[Review] The Last Breath by Kimberly Belle

Posted 29 September, 2014 by DLWhite in Reviews, Writers Read 0 Comments

The Last Breath Book Cover The Last Breath
Kimberly Belle
Adult Fiction, Mystery, Suspense
Harlequin MIRA
September 30th 2014

Humanitarian aid worker Gia Andrews chases disasters around the globe for a living. It's the perfect lifestyle to keep her far away from her own personal ground zero. Sixteen years ago, Gia's father was imprisoned for brutally killing her stepmother. Now he's come home to die of cancer, and she's responsible for his care—and coming to terms with his guilt. 

Gia reluctantly resumes the role of daughter to the town's most infamous murderer, a part complete with protesters on the lawn and death threats that are turning tragedy into front-page news. Returning to life in small-town Tennessee involves rebuilding relationships that distance and turmoil have strained, though finding an emotional anchor in the attractive hometown bartender is certainly helping Gia cope. 

As the past unravels before her, Gia will find herself torn between the stories that her family, their friends and neighbors, and even her long-departed stepmother have believed to be real all these years. But in the end, the truth—and all the lies that came before—may have deadlier consequences than she could have ever anticipated.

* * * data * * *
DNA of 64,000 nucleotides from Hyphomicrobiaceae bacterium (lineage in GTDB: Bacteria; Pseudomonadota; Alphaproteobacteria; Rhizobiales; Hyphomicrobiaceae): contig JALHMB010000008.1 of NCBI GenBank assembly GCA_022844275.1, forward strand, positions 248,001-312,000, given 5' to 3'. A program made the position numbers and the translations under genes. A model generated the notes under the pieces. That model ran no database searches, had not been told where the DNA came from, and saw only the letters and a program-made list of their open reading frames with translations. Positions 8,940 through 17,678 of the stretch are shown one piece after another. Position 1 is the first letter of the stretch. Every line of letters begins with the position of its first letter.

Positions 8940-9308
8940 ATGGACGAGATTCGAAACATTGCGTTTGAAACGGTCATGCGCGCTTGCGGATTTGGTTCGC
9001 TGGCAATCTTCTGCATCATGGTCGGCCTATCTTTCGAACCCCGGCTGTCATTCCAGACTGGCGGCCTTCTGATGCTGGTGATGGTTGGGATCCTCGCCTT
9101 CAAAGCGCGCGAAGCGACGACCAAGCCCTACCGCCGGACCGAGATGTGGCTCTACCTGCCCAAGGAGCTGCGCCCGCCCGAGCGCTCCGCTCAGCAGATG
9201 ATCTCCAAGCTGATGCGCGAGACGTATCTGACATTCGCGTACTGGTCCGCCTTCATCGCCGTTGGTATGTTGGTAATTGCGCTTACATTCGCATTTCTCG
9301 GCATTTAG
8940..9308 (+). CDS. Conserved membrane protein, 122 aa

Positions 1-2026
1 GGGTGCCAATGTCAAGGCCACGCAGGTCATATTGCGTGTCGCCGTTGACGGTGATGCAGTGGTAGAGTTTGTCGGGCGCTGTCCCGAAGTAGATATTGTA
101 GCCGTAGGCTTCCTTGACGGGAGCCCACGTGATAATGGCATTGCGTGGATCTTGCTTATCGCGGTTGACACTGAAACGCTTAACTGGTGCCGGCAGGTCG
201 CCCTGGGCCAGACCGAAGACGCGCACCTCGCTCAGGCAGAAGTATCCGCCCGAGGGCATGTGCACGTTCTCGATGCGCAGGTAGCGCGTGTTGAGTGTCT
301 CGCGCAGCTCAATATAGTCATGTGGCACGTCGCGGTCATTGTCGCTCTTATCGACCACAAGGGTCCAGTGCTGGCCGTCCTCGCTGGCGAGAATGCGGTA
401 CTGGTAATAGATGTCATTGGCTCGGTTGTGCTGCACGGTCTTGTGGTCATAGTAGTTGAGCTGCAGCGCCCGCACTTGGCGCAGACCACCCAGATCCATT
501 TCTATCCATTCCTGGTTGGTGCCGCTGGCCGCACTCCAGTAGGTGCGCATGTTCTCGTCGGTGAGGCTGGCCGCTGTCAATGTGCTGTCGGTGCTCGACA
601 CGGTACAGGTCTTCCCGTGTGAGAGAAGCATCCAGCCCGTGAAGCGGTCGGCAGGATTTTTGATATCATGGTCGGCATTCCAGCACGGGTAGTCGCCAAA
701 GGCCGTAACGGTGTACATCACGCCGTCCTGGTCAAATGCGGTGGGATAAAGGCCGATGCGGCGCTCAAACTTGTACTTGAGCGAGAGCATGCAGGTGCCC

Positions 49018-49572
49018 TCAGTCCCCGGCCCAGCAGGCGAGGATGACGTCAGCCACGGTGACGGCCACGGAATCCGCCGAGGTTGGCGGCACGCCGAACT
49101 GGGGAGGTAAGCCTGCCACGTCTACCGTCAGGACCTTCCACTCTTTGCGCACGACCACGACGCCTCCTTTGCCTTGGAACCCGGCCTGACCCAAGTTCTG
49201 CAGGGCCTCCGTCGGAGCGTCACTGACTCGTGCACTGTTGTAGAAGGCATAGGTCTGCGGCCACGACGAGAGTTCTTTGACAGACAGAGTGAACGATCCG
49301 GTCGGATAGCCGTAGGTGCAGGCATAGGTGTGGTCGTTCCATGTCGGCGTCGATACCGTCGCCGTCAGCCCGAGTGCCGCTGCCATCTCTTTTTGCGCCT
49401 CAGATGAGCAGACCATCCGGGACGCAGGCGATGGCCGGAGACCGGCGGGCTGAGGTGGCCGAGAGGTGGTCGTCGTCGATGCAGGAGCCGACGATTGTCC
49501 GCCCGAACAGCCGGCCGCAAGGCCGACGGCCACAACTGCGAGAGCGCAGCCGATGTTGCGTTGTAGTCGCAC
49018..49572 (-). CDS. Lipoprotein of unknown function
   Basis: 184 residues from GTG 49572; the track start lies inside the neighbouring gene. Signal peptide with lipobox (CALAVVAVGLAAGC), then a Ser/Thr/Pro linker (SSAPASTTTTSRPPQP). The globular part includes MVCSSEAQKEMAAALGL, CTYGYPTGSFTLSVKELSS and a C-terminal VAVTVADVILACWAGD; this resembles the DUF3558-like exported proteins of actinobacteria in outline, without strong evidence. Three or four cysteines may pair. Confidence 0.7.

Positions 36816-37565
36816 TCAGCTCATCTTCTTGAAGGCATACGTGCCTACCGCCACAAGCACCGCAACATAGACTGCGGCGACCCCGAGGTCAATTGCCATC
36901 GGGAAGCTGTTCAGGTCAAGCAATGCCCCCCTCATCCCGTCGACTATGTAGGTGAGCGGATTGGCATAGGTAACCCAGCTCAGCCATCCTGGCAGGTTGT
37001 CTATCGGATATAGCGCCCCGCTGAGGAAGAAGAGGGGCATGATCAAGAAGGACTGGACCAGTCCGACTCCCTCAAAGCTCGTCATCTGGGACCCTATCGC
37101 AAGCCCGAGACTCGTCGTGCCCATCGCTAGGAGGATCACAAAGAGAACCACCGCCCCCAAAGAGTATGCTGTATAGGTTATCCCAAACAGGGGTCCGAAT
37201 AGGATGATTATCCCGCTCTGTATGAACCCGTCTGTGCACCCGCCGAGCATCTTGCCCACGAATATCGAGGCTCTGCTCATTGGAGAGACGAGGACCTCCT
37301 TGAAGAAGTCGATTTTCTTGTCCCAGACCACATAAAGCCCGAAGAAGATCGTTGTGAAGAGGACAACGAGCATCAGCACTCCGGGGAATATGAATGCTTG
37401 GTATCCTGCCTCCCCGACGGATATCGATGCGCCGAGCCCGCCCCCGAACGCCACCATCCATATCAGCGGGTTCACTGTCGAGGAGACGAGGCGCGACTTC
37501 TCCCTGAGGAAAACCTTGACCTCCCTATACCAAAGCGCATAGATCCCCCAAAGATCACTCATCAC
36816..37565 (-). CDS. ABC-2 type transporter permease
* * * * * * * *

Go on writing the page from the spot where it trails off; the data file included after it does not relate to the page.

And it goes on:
A few nits aside (like the constant reminders of how important and highly regarded Gia Andrews’ job as an International Aid is), I really enjoyed this book. The first quarter of the book is a little slow but the pacing and the mystery picks up rather quickly. I really like reading a book where I can’t tell whodunit and in The Last Breath, you literally don’t find out until the end.

This story is told in dual time periods which works really well, with the events of the past uncovering clues in the future. I do feel like we missed one last journal entry from Gia’s stepmother. There’s a tiny thread hanging out that’s not been tied off but it doesn’t detract from the story.

The Last Breath was a great Sunday afternoon read… read it front to back in one sitting and that’s hard to come by for me these days!

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